- A skilled technician gets better results in less time.
- Time spent practicing skills involving furniture and carpet manipulation can improve performance.
Preparing a new bed bug technician requires both education and training. Education is what you need to know, but training is the acquisition of skills by demonstration and practice. There are certain skills beyond inspection and application that will help everyone treating bed bugs, such as these three:
1. Furniture manipulation. Manipulating furniture is a big part of bed bug treatments. Recliners, sofa beds and other furniture must be turned over, manipulated and replaced without damage. A new technician may spend a lot of valuable time trying to figure out how put a piece of furniture back together. Don’t assume that just because a person has reached the age of majority that he or she knows how to operate a sofa bed. I’m sure there is a dresser somewhere whose drawers cannot be removed, but I haven’t found it. Getting drawers out and back in can be tricky, however, and a little time spent showing a new tech the various catches and drawer releases can save a lot of time on the job.
2. Underside fabric removal and reattachment. Sofas and foundations (box springs) usually have fabric on the bottom known as a dust cover. Some techs rip it to allow application and/or inspection, but neither can be done well through a rip. Frequently, crews will remove the dust cover altogether and throw it away, assuming it has no purpose. But the dust cover does have a purpose, and it is easily removed with a staple puller and replaced quickly using a staple gun. A small investment in a little training in this area can pay big dividends for most bed bug jobs.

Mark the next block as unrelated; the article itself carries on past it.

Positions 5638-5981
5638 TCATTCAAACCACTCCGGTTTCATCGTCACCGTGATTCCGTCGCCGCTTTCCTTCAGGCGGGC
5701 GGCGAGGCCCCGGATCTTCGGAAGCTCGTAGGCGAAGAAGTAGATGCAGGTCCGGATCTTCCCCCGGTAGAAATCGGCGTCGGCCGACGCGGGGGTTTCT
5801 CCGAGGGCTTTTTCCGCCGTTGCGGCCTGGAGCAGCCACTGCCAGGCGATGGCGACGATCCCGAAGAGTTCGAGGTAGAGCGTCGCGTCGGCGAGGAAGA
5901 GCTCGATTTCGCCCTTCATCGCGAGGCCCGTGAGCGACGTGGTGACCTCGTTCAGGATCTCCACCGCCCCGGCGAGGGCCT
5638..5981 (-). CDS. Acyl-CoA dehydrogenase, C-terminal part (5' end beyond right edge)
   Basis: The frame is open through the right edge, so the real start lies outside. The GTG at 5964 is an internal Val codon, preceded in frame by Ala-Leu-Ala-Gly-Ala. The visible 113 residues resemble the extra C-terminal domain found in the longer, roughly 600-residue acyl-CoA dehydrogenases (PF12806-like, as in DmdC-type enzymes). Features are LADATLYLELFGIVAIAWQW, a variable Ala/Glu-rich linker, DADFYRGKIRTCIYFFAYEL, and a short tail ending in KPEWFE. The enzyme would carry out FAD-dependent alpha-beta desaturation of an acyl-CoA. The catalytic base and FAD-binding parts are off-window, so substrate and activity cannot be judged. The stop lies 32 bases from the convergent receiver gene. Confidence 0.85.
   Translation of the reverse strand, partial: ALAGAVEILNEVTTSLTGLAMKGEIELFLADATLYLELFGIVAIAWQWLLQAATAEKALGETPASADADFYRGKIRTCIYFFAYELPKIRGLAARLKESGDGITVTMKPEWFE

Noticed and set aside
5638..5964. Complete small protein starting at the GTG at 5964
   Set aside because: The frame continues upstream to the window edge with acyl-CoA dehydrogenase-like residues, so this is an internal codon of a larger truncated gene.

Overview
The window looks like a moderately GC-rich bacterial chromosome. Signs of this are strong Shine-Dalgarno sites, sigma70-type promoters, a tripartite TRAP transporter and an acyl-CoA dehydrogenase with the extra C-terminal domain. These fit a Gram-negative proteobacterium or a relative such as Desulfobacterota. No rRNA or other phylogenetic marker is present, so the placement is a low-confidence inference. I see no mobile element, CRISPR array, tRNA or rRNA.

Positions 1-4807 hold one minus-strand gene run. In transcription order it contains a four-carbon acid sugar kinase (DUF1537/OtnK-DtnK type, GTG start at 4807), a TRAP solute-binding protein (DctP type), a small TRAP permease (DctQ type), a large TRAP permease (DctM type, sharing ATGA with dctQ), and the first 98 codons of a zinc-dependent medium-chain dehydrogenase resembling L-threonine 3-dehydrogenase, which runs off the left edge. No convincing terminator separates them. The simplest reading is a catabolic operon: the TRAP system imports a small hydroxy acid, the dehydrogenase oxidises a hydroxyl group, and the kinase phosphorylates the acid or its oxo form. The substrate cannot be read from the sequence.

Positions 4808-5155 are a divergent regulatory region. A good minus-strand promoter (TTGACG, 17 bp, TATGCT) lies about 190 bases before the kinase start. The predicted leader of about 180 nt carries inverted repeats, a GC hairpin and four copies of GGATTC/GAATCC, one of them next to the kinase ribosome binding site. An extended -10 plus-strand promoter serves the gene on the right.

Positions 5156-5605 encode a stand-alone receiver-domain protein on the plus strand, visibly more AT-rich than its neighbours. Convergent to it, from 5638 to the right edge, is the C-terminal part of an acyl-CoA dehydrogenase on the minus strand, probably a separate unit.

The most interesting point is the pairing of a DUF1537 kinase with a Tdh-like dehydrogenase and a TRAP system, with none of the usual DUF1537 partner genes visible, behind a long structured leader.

3. Carpet removal and reattachment. A bed bug population may spread to areas behind wall-to-wall carpeting, so learning how to pull up carpet and replace it properly is important. Wall-to-wall carpet is held in place by being stretched between “tack strips” that are nailed to the floor along the wall. While there are a number of professional tools that make the job even easier, such as a “knee-kicker,” it can also be done using an awl, or even a pair of sturdy needle-nosed pliers. If you know any carpet installers, they may be able to provide a training session for your team.
Use your judgement
Early on in this business, we learn the first and great commandment of service: Thou shalt not disassemble that which thou cannot re-assemble. Even if you know how something is supposed to come apart, use your own best judgment as to whether you should. And it is always best to have a damage waiver in your service agreement, as life is full of surprises.
You can reach Mark Sheperdigian, BCE, vice president of technical services, Rose Pest Solutions, Troy, Mich., at email@example.com.